China’s factory activity to hit 8-month low due to trade war
- Manufacturing sentiment reports due this week expected to show grim mood for large and small firms
- First gauges of the impact of US tariffs won’t factor latest tensions
Activity in China’s factories is expected to slow further in October, pointing to a dampening of the overall growth momentum in the world’s second largest economy, as the effects of the trade war with the United States begin to show.
Two manufacturing sentiment indices to be published this week will be the first gauges of the impact of tariffs on US$200 billion of Chinese imports that took effect September 24.
China’s official manufacturing purchasing managers’ index (PMI) for October, which is dominated by the sentiment of large, state-owned firms, is forecast to slip to 50.6 when it is released on Wednesday, according to a median estimate of economists in a Bloomberg survey.
A reading of 50 on the PMI marks the point between expansion and contraction and the expected October figure, down from 50.8 in September, would be its lowest level since February.
The Caixin October PMI, due out on Thursday, is a better gauge of the sentiment of smaller, privately owned firms. It is projected to remain stable at 50, right on the dividing line between contraction and expansion in the sector.
But neither index will reflect the impact of the latest development that threatens to escalate the trade war further.
Bloomberg reported late on Monday that the US was preparing to announce tariffs on all remaining Chinese imports, about US$267 billion worth of goods, in early December if next month’s talks between US President Donald Trump and Chinese President Xi Jinping fail to make progress.
Trump said in a television interview on Monday night that he expected the trade conflict to result in a “great deal” for the US and repeated that the additional sanctions on all Chinese imports were “ready to go”.
He did not give any indication that he expected progress in his scheduled meeting with Xi.
The export orders component in both PMI reports will be closely monitored for signs of the trade war’s impact. If US tariffs become too costly for Chinese exporters to fully absorb they will hurt manufacturing activity.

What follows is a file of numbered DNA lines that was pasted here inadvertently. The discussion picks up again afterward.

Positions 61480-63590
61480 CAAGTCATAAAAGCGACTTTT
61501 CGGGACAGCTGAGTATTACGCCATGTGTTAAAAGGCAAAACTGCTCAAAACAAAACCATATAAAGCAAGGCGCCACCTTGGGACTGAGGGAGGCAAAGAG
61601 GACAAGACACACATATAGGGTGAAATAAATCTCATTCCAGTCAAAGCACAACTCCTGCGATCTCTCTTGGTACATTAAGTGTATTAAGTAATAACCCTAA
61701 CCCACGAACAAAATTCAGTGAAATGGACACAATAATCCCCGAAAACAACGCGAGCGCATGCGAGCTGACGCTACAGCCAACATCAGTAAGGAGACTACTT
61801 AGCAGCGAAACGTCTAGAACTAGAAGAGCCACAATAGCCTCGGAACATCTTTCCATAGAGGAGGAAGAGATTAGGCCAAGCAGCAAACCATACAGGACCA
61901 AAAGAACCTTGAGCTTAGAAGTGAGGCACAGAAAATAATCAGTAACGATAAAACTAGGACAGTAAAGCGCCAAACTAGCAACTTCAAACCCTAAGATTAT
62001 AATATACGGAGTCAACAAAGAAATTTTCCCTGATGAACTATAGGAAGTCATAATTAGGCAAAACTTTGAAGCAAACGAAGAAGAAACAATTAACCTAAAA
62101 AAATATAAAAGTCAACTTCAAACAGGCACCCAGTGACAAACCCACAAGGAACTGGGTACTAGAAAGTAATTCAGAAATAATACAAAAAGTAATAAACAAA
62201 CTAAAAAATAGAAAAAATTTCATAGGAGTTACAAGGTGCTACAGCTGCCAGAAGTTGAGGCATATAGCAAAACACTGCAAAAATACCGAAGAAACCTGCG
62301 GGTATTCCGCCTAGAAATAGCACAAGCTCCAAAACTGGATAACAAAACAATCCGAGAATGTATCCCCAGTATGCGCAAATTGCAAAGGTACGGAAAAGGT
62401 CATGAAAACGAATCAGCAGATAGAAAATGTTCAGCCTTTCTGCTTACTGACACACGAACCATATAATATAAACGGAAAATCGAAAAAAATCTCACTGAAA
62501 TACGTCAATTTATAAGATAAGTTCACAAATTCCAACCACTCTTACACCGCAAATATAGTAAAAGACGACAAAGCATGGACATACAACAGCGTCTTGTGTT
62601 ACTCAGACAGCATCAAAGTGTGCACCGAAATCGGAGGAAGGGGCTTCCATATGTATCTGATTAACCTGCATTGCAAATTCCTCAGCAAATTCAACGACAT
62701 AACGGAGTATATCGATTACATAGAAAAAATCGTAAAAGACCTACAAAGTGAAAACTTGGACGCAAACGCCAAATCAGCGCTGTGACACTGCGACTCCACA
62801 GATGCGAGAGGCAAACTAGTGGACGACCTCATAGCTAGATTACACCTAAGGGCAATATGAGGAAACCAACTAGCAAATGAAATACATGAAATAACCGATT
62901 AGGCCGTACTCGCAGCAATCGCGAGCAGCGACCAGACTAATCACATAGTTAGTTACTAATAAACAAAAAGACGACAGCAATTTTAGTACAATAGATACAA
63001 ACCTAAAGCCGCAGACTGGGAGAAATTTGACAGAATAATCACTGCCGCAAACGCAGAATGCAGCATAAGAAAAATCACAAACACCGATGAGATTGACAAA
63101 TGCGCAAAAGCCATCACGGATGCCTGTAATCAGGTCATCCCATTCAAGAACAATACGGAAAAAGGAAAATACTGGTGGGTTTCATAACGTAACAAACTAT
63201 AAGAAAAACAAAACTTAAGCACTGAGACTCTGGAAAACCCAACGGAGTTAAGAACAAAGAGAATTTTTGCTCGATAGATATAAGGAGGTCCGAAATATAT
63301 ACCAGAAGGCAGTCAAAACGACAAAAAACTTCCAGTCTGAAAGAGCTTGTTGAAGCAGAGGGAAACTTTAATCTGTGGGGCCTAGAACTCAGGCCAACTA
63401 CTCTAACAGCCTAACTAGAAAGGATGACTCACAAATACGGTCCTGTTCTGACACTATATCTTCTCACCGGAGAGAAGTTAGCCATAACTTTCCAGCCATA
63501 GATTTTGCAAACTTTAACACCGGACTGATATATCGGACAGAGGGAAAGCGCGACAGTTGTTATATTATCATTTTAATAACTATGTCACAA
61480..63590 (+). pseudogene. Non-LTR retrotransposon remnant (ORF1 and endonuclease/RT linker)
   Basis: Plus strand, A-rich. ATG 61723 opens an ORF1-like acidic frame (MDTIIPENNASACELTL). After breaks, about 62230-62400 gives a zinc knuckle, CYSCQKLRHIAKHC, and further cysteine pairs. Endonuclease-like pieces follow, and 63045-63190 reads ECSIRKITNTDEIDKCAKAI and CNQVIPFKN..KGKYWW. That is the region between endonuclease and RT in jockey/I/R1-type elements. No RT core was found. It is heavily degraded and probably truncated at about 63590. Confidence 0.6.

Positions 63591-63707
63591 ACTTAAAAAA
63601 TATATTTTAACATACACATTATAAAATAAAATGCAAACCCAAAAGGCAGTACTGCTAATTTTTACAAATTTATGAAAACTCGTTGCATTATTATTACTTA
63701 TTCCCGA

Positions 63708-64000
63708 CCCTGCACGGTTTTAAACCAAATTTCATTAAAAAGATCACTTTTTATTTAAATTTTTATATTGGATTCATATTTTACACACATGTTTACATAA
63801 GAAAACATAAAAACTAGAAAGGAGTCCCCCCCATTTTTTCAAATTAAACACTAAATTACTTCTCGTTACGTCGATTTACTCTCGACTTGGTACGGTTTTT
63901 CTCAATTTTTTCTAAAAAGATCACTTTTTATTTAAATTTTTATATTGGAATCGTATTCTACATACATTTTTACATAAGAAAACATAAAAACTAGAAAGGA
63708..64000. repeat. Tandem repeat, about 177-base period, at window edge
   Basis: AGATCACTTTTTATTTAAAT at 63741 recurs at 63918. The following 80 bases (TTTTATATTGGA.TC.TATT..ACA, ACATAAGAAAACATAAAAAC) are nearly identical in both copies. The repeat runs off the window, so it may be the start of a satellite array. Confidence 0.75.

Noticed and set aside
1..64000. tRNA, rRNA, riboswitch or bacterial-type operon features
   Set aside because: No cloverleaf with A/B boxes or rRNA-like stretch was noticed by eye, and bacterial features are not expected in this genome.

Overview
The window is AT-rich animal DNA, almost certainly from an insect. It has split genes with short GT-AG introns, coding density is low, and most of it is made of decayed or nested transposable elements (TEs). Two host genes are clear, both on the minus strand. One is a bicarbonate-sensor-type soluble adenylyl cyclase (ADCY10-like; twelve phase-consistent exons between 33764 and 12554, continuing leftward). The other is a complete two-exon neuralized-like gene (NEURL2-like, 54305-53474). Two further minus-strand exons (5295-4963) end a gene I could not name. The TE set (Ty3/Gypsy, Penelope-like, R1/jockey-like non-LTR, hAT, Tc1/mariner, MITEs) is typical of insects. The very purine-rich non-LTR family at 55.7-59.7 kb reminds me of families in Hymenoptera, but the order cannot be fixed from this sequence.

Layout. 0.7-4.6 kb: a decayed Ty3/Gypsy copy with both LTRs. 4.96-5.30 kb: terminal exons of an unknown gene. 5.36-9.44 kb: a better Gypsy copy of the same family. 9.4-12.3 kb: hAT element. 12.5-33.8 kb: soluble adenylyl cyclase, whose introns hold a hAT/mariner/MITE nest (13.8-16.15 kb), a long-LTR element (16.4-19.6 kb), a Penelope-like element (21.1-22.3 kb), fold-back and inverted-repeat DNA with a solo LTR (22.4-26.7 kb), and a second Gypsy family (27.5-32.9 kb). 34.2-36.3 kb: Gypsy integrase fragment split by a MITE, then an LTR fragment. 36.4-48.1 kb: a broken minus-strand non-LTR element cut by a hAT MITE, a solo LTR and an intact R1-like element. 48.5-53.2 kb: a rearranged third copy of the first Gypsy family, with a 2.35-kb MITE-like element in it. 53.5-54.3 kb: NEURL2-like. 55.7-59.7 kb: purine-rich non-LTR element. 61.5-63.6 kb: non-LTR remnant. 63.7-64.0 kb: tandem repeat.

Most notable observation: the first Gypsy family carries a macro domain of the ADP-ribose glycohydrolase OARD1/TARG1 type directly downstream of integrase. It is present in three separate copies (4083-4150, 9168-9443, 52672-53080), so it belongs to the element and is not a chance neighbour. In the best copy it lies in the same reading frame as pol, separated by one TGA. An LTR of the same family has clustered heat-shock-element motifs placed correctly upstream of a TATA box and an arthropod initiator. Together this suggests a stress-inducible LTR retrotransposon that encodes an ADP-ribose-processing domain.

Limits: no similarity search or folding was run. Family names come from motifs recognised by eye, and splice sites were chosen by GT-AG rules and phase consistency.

The US this year has already imposed tariffs on US$250 billion in trade with China.
Tariffs of 10 per cent on US$200 billion in imports that took effect in September are due to increase to 25 per cent on January 1. This has caused many Chinese exporters to “front-load” production to this quarter and deliver orders for early next year to the US before the tariff increase takes effect.
This has raised concerns that production could slow considerably early next year due to a lack of new orders.
The trade war is not the only challenge facing Chinese manufacturers.
“In addition to headwinds from the trade war, China’s economy is also being hit by domestic problems caused by the government’s policy of cracking down on risky lending in recent years,” said Carie Li, a Hong Kong-based economist with OCBC Wing Hang Bank.
Li added that private companies and local governments continued to face difficulties in raising funds, pointing to weak investment.
Samuel Tse, economist at DBS Bank, said industrial activity was expected to moderate further due to weakening domestic demand.
Beijing is currently using a mix of modest monetary and fiscal stimulus to try to stabilise growth, instead of following its old debt-fuelled growth model which would continue to build risks and vulnerabilities in the country.
Analysts predict the People’s Bank of China (PBOC) may cut reserve requirements for banks again by the end of the year, or early next year, as it steps up moves to lower financing costs to spur growth.
The reserve requirement – the amount of money banks are required to hold at the central bank – has already been cut four times this year. Further measures to help local governments and innovative industries with bank borrowing and bond issuance are also expected.
On the fiscal side, the government may rely on tax cuts to support domestic consumption, although – unlike the US – China has never before stimulated its economy through a large-scale tax cut.
Larry Hu, economist at Macquarie Capital noted that the size of China’s previous tax cut was insignificant compared with its massive infrastructure and property spending.
China’s overall tax revenue actually accelerated to 13 per cent in the January-September period, compared to 11 per cent in the previous year, due to stricter enforcement, according to Hu.
This was despite nominal GDP growth slowing to 9.9 per cent from 11.2 per cent.
Jiang Chao, macroeconomic research analyst at Haitong Securities, said China was aiming to make structural changes to the make-up of its fiscal spending over the long term, rather than simply increase total fiscal spending.
The nation had been relying on investment and infrastructure spending for its economic development even though the economic efficiency of this approach had been falling due to rising administrative costs, he said.
Chao predicted fiscal expenditures would be likely to increase for social security while infrastructure spending and administrative costs would decrease.
In recent years, he said, the government had been controlling administrative costs, signalling a more conducive business environment.
“Export tax rebates, and salary and corporate tax cutting measures should support domestic consumption,” Chao said. “China’s spending on social security has been relatively weak, constraining consumer spending.”